Overall employment and Unemployment of the national population.
Disproportionate Unemployment Filling the Line
Published Friday, June 26th, 2009
The news of unemployment may be all around us right now, but what is not really understood is the makeup of the unemployment percentage. The overall number is just that: a composite of different numbers, averaged together, and displayed as a percentage of the overall unemployed among the labor force. For example, “The Labor Force” is just a way of describing us all, blue collar and white collar. Yet, there are those who can withstand recession woes (who can save for a rainy day) and those who cannot (check to check living). What is missing from that single unemployment percentage number is that the recession does not hit everyone equally.
The pre-recession unemployment was at 5% of the overall labor force. Yet, now we are edging on 9.4% unemployment with 5.7 million jobs lost since the beginning of the recession, as May provided 345,000 new jobless claims. Making up a majority of those in the unemployment line are manufacturing and construction workers who tend to be less educated and/or recent immigrants. For minorities such as the black and Latino groups, the Bureau of Labor Statistics states that the rate of unemployment is edging on 20%, leading many to fall instantly into poverty and straining State budgets.
Unemployment Benefits of the ARRA 2009
Published Wednesday, April 22nd, 2009
Within the American Recovery and Reinvestment Act (ARRA), there are provisions for those who have become unemployed. Here are some of the major benefits now available. According to the ARRA, a new temporary Federal Additional Compensation program that suggests states up the unemployment benefit $25 per week for the period beginning February 22, 2009. States may also extend the number of weeks benefits available from 13 to 20. The average length of unemployment is 22-weeks. The Act also creates a tax break which exempts the first $2,400 of workers’ 2009 unemployment benefits from taxation. As for COBRA health benefits, there are 2 changes. Eligible individuals are now only required to pay 35% of the COBRA premium instead of the full amount. Another change allows beneficiaries to elect coverage under a second special election period, which skirts HIPAA’s pre-existing condition exclusion rules. Older workers will also benefit, as an additional $120 million is earmarked for the Senior Community Service Employment Program, which trains older workers for new jobs. Further, states that modernize their unemployment compensation systems to include those workers who are looking for part-time work will receive federal dollars to compensate.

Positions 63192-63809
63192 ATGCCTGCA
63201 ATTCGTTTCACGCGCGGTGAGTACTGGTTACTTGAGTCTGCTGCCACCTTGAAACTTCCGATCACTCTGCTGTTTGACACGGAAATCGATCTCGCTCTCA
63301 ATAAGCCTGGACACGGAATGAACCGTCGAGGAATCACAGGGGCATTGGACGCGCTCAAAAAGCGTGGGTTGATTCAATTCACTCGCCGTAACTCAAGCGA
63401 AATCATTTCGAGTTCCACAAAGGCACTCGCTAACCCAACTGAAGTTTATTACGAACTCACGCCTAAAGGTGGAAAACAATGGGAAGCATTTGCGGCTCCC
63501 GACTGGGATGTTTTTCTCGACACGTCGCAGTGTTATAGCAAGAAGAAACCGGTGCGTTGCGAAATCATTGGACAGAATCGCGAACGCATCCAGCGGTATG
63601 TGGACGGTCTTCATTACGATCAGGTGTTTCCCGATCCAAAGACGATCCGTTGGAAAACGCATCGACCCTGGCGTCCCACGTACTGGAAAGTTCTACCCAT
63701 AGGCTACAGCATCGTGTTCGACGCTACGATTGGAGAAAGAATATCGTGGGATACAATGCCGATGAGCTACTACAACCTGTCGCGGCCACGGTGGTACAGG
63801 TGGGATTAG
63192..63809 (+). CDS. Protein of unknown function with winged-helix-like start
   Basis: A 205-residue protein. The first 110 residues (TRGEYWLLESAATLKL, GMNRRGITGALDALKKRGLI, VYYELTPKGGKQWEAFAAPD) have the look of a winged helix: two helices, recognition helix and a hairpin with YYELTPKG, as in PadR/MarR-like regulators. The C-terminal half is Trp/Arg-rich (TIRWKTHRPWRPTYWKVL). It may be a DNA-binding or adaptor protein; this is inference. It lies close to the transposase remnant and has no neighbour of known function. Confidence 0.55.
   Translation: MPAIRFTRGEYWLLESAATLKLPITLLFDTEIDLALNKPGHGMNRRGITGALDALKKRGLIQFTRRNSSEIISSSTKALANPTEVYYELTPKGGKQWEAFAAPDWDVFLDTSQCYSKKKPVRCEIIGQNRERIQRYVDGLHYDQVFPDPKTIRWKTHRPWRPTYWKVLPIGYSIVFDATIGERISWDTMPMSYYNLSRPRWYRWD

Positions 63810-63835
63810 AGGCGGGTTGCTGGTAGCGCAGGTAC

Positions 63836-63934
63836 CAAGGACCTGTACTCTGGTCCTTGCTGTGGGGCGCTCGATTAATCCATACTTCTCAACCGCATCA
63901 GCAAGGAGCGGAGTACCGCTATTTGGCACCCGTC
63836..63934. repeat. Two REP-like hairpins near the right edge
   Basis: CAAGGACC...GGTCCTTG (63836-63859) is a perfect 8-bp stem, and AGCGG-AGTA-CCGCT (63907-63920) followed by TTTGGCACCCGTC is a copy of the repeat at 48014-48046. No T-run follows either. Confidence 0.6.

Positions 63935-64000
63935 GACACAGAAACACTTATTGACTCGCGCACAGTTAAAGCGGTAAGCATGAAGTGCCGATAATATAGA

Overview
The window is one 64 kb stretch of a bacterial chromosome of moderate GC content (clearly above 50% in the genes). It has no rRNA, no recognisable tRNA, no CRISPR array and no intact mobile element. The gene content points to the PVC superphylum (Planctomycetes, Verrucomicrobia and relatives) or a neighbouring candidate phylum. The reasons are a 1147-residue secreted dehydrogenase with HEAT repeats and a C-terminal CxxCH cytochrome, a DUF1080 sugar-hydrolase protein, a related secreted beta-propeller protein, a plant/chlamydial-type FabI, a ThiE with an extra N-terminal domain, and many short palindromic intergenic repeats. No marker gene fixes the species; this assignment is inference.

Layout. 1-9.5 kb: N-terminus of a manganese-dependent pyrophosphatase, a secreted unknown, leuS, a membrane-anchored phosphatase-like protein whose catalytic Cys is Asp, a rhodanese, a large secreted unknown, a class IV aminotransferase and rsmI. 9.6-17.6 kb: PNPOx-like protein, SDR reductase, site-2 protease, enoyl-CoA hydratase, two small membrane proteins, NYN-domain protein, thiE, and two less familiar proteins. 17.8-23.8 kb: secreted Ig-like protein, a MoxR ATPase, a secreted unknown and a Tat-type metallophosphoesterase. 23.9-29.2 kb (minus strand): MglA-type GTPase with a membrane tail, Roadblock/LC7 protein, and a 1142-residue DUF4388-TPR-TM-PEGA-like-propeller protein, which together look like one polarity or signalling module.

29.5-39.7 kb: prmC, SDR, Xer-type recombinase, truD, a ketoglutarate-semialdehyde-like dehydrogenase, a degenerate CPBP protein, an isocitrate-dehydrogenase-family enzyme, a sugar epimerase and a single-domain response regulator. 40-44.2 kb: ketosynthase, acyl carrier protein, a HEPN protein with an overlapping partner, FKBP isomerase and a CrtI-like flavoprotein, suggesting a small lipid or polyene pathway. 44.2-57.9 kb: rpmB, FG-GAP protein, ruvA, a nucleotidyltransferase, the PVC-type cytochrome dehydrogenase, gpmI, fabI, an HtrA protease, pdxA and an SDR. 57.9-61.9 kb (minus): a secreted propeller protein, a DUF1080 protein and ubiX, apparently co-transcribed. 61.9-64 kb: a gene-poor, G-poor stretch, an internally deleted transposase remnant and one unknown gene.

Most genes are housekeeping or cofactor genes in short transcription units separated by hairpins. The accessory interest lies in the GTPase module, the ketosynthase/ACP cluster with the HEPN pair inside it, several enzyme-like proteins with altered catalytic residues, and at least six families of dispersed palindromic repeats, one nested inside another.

These are welcome changes as the unemployment rate for the nation has reached, as of March, 7.9% of the eligible workforce. That is a 3.4 percentage point increase from March 2008. Nationally, those who are searching for less than full-time for economic reasons have reached 8.6 million workers according to the Bureau of Labor Statistics. Also, the recession has had an adverse affect on those who are of the age to retire as the rate of those exiting the work force has decreased from 1.6 million to 1.3 million between 2000 and 2008.
U.S. Department of Labor, Bureau of Labor Statistics: Employment and Unemployment Survey - http://www.bls.gov/cps/
The Current Population Survey (CPS) is a monthly survey of households conducted by the Bureau of Census for the Bureau of Labor Statistics. It provides a comprehensive body of data on the labor force, employment, unemployment, and persons not in the labor force.
U.S. Department of Labor: Career Development - http://www.doleta.gov/
Employment and Training Administration (ETA) programs, resources and online tools help workers in all stages of the job and career development.